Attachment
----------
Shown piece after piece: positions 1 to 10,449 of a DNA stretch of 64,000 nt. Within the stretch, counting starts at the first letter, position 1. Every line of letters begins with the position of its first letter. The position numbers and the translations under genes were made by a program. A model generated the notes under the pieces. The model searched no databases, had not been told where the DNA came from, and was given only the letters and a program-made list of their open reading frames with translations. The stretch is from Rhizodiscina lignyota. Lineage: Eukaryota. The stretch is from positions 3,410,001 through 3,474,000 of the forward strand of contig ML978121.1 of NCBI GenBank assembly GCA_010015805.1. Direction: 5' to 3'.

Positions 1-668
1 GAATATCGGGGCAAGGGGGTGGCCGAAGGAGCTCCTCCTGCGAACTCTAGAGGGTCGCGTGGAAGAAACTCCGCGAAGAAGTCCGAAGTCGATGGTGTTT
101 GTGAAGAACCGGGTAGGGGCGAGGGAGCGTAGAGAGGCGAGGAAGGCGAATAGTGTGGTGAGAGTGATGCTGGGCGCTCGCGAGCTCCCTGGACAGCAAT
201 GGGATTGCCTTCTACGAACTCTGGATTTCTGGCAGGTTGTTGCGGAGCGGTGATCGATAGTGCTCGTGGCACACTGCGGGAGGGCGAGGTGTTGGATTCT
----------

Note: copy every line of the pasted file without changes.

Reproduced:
Shown piece after piece: positions 1 to 10,449 of a DNA stretch of 64,000 nt. Within the stretch, counting starts at the first letter, position 1. Every line of letters begins with the position of its first letter. The position numbers and the translations under genes were made by a program. A model generated the notes under the pieces. The model searched no databases, had not been told where the DNA came from, and was given only the letters and a program-made list of their open reading frames with translations. The stretch is from Rhizodiscina lignyota. Lineage: Eukaryota. The stretch is from positions 3,410,001 through 3,474,000 of the forward strand of contig ML978121.1 of NCBI GenBank assembly GCA_010015805.1. Direction: 5' to 3'.

Positions 1-668
1 GAATATCGGGGCAAGGGGGTGGCCGAAGGAGCTCCTCCTGCGAACTCTAGAGGGTCGCGTGGAAGAAACTCCGCGAAGAAGTCCGAAGTCGATGGTGTTT
101 GTGAAGAACCGGGTAGGGGCGAGGGAGCGTAGAGAGGCGAGGAAGGCGAATAGTGTGGTGAGAGTGATGCTGGGCGCTCGCGAGCTCCCTGGACAGCAAT
201 GGGATTGCCTTCTACGAACTCTGGATTTCTGGCAGGTTGTTGCGGAGCGGTGATCGATAGTGCTCGTGGCACACTGCGGGAGGGCGAGGTGTTGGATTCT